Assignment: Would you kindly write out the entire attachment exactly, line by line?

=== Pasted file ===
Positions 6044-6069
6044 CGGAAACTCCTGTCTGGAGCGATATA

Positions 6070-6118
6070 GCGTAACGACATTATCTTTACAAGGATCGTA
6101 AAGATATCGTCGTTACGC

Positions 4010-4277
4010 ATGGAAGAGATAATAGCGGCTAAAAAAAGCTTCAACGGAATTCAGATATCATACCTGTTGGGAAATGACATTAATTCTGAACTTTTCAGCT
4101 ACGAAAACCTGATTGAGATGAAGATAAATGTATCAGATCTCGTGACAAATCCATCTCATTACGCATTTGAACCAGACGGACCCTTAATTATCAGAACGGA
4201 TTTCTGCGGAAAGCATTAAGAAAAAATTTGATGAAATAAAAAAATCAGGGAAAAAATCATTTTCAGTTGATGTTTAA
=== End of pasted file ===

Positions 6044-6069
6044 CGGAAACTCCTGTCTGGAGCGATATA

Positions 6070-6118
6070 GCGTAACGACATTATCTTTACAAGGATCGTA
6101 AAGATATCGTCGTTACGC

Positions 4010-4277
4010 ATGGAAGAGATAATAGCGGCTAAAAAAAGCTTCAACGGAATTCAGATATCATACCTGTTGGGAAATGACATTAATTCTGAACTTTTCAGCT
4101 ACGAAAACCTGATTGAGATGAAGATAAATGTATCAGATCTCGTGACAAATCCATCTCATTACGCATTTGAACCAGACGGACCCTTAATTATCAGAACGGA
4201 TTTCTGCGGAAAGCATTAAGAAAAAATTTGATGAAATAAAAAAATCAGGGAAAAAATCATTTTCAGTTGATGTTTAA